What we do
In construction, manufacturing, and logistics, many workers are still exposed to heavy work. The associated load on the human body often leads to discomfort and fatigue, limiting productivity and job attractiveness. It may also lead to injury, sickness and disability on the long term.
Industrial exoskeletons have been proven to be effective in reducing workload, specifically in studies on isolated and quasi-static activities. Whether exoskeletons are effective in real work depends on the specific work context, the job profiles and the patterns of working activities, body movements and postures over time.
Although workload reduction may reduce the risk of developing injuries, there is no scientific evidence yet that injury, sickness and disability rates really drop where exoskeletons are used. This would require a controlled, long-term study including hundreds of participants (not performed yet)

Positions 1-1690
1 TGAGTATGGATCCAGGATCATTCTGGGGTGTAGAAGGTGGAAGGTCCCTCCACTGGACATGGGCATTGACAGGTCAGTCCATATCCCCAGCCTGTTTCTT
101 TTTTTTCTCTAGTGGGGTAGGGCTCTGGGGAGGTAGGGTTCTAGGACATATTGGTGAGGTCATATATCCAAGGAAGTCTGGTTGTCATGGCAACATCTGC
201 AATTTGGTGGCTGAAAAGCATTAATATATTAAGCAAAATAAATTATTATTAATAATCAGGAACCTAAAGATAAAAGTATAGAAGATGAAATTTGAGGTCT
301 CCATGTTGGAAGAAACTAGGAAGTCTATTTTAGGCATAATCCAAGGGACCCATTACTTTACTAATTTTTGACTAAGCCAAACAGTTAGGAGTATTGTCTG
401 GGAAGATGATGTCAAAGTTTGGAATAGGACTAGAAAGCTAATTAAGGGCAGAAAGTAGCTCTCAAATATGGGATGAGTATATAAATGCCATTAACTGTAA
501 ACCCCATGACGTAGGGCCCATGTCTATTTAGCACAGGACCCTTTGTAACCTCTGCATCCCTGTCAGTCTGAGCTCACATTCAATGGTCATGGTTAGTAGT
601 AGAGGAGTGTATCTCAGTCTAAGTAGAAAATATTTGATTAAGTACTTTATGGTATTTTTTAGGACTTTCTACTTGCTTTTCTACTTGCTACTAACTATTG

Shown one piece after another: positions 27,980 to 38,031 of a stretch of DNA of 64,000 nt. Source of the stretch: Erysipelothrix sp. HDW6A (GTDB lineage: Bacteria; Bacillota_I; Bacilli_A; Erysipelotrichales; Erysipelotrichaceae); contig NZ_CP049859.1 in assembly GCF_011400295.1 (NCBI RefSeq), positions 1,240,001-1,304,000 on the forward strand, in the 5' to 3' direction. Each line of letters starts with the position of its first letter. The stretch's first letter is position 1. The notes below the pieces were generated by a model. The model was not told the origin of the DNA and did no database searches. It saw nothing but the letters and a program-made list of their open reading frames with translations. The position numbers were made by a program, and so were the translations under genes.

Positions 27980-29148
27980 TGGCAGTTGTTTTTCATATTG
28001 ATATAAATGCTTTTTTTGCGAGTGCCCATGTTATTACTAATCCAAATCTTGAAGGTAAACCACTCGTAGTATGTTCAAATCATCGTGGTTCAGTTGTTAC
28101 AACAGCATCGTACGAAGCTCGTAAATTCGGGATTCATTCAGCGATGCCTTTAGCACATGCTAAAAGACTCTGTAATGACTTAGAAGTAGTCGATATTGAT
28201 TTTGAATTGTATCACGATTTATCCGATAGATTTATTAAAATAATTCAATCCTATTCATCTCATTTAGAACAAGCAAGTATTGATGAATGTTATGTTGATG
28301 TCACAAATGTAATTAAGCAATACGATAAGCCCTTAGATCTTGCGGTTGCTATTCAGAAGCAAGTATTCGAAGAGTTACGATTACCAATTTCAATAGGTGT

Some passive exoskeletons (using a spring-mechanism) are finding their way into practice now. Active exoskeletons (with actuators) are potentially more effective and adaptive, but need technical improvement, for instance in its sensor-based control mechanism. Another development concerns soft exosuits which are more comfortable to wear, but not sufficiently powerful yet in order to support workers in heavy work.
The TNO team focuses on:
- Development of new passive, semi-active and active exoskeletons
- Application of exoskletons in real work settings (lowering barriers for implementation)
- Evaluation of exoskeletons (in lab and field) on work load, human body impact, usability and acceptance